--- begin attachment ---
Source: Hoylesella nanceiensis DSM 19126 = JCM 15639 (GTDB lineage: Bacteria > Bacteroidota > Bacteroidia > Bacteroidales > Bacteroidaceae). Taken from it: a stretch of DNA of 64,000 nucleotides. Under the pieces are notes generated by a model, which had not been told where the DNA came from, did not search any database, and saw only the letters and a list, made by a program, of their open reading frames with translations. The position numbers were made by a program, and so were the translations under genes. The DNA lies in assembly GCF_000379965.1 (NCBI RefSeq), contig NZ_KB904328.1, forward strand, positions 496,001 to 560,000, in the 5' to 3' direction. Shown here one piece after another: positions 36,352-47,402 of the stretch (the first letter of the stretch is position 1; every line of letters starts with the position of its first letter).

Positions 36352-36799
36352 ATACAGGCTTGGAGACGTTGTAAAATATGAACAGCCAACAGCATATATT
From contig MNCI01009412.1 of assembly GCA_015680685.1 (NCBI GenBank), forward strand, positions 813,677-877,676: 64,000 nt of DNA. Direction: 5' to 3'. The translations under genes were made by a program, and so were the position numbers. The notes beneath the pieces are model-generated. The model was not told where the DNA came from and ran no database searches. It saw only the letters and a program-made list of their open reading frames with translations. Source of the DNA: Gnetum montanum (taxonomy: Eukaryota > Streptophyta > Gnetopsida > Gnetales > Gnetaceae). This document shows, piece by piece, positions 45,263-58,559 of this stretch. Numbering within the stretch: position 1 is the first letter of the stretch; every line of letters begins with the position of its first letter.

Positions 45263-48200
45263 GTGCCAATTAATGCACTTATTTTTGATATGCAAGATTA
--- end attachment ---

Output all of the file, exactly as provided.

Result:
Source: Hoylesella nanceiensis DSM 19126 = JCM 15639 (GTDB lineage: Bacteria > Bacteroidota > Bacteroidia > Bacteroidales > Bacteroidaceae). Taken from it: a stretch of DNA of 64,000 nucleotides. Under the pieces are notes generated by a model, which had not been told where the DNA came from, did not search any database, and saw only the letters and a list, made by a program, of their open reading frames with translations. The position numbers were made by a program, and so were the translations under genes. The DNA lies in assembly GCF_000379965.1 (NCBI RefSeq), contig NZ_KB904328.1, forward strand, positions 496,001 to 560,000, in the 5' to 3' direction. Shown here one piece after another: positions 36,352-47,402 of the stretch (the first letter of the stretch is position 1; every line of letters starts with the position of its first letter).

Positions 36352-36799
36352 ATACAGGCTTGGAGACGTTGTAAAATATGAACAGCCAACAGCATATATT
From contig MNCI01009412.1 of assembly GCA_015680685.1 (NCBI GenBank), forward strand, positions 813,677-877,676: 64,000 nt of DNA. Direction: 5' to 3'. The translations under genes were made by a program, and so were the position numbers. The notes beneath the pieces are model-generated. The model was not told where the DNA came from and ran no database searches. It saw only the letters and a program-made list of their open reading frames with translations. Source of the DNA: Gnetum montanum (taxonomy: Eukaryota > Streptophyta > Gnetopsida > Gnetales > Gnetaceae). This document shows, piece by piece, positions 45,263-58,559 of this stretch. Numbering within the stretch: position 1 is the first letter of the stretch; every line of letters begins with the position of its first letter.

Positions 45263-48200
45263 GTGCCAATTAATGCACTTATTTTTGATATGCAAGATTA